Converting something harmful into a useful product.

Ever since the industrial revolution of the 19th century, pollution has become more and more of an issue and is undoubtedly today one of the biggest problems the modern world is facing. An MIT Media Lab spin-off company called “Graviky Labs” has developed a new method to make the air we are breathing cleaner by detoxifying and converting the harmful emissions coming out of a car’s exhaust into high-quality black ink.

Known as “Kaalink,” the device is able to capture as much as 95 percent of the particulate matter from a tailpipe while allowing the exhaust gases to escape. It takes the shape of a metal attachment connected to the car’s exhaust tip capable of grabbing the soot, which later on “undergoes various proprietary processes” to get rid of carcinogens and heavy metals in order to obtain what is described as being a “purified carbon rich pigment.” Graviky says capturing the harmful emissions for 45 minutes can generate one fluid ounce (29 ml) of ink, which is enough to fill a pen the company is offering through its Kickstarter campaign.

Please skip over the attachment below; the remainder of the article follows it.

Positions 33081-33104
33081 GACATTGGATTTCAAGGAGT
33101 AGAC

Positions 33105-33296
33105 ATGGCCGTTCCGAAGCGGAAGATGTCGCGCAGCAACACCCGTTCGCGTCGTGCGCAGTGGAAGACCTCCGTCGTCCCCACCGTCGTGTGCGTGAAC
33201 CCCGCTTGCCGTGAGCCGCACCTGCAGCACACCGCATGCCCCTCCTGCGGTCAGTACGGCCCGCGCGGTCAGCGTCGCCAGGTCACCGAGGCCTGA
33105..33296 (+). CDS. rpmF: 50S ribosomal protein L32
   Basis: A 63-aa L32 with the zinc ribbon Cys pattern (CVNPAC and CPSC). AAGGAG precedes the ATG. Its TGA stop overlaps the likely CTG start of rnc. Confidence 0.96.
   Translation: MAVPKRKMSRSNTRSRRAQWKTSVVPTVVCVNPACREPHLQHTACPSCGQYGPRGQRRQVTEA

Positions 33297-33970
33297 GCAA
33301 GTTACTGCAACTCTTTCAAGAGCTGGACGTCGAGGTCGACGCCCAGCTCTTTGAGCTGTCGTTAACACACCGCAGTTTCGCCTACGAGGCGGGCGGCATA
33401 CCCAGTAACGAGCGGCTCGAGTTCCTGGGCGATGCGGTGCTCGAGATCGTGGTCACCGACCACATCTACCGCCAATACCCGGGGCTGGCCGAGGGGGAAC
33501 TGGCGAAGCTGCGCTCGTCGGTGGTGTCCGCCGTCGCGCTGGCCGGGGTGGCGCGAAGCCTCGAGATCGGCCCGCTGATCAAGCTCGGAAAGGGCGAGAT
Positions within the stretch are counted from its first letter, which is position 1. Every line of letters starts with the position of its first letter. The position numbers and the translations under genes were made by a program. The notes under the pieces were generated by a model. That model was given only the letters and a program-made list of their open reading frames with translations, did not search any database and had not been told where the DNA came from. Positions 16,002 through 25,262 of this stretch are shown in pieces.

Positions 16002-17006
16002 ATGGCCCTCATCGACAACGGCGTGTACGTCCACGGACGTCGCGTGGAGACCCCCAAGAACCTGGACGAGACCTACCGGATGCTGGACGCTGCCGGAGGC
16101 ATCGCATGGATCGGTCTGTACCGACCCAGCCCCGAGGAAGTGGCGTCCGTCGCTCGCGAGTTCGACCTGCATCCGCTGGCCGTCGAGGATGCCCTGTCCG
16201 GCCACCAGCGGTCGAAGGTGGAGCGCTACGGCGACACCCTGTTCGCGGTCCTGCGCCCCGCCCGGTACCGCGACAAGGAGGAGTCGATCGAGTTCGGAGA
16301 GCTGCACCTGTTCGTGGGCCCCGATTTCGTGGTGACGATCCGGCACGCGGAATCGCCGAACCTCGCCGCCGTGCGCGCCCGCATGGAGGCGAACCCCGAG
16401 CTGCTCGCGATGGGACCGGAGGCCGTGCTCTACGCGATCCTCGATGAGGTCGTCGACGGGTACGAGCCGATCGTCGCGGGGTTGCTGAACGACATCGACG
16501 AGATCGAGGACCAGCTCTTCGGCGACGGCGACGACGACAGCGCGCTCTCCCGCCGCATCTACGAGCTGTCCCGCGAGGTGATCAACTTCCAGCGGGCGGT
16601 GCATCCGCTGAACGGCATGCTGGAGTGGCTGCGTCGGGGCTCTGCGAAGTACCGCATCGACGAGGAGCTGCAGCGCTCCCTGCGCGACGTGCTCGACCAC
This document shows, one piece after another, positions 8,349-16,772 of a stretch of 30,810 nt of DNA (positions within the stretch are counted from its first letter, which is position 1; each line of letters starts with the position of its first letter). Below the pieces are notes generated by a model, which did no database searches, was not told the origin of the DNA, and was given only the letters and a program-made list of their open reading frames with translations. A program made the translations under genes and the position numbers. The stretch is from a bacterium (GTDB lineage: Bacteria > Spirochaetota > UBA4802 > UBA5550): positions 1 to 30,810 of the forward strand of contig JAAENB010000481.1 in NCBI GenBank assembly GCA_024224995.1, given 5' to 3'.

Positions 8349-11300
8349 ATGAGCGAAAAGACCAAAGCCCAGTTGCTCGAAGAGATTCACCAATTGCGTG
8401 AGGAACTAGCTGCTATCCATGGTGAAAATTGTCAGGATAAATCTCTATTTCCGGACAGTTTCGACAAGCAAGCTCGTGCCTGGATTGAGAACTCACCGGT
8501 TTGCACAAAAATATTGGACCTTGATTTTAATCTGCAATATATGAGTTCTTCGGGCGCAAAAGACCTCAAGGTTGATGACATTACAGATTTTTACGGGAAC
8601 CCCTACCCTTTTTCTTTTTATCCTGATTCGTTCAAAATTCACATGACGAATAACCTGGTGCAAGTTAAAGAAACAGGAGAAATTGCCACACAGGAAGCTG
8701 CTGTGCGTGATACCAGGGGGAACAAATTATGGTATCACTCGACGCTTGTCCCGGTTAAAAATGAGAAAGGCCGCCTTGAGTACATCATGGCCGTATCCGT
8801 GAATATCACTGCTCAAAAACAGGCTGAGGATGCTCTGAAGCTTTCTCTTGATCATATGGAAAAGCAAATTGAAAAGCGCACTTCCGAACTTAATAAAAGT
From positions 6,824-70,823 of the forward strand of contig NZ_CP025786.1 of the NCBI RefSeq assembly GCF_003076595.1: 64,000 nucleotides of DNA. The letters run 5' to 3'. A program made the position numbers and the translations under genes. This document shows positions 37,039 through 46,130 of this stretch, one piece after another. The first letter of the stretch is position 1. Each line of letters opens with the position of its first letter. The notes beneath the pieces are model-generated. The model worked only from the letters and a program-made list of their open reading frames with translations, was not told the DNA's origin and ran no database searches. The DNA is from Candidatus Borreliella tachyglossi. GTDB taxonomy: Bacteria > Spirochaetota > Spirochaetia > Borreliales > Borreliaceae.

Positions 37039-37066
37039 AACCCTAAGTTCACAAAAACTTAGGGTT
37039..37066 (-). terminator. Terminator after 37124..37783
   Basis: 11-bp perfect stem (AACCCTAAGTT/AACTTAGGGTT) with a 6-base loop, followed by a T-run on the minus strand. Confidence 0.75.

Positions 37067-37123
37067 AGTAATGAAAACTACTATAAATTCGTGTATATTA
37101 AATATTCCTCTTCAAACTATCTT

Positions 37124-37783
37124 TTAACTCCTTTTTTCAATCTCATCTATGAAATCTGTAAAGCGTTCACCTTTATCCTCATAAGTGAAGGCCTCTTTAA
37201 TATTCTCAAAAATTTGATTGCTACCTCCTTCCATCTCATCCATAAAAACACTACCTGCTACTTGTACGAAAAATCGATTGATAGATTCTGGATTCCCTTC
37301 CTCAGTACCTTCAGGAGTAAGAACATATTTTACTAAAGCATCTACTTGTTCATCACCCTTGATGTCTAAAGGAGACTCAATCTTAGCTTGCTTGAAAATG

Using “standard industrial processes,” the start-up mentions the end result is a weatherproof high-quality ink as safe as any other similar products available on the market today. The end product known as “Air-Ink” is available in four different types of markers that can be refilled. In addition, screen printing ink can also be purchased.

Graviky Labs goes on to specify that if the Kickstarter campaign will prove to be a success, it will use the funds to boost production in a bid to “repurpose pollutants into tools for art.” If business will pick up, additional products are going to be introduced, including fabric paints, oil-based paints, and outdoor paints.

You can find out more details about Air-Ink on Graviky Labs' Kickstarter address below.

Source: Kickstarter via Treehugger

Gallery: Air Ink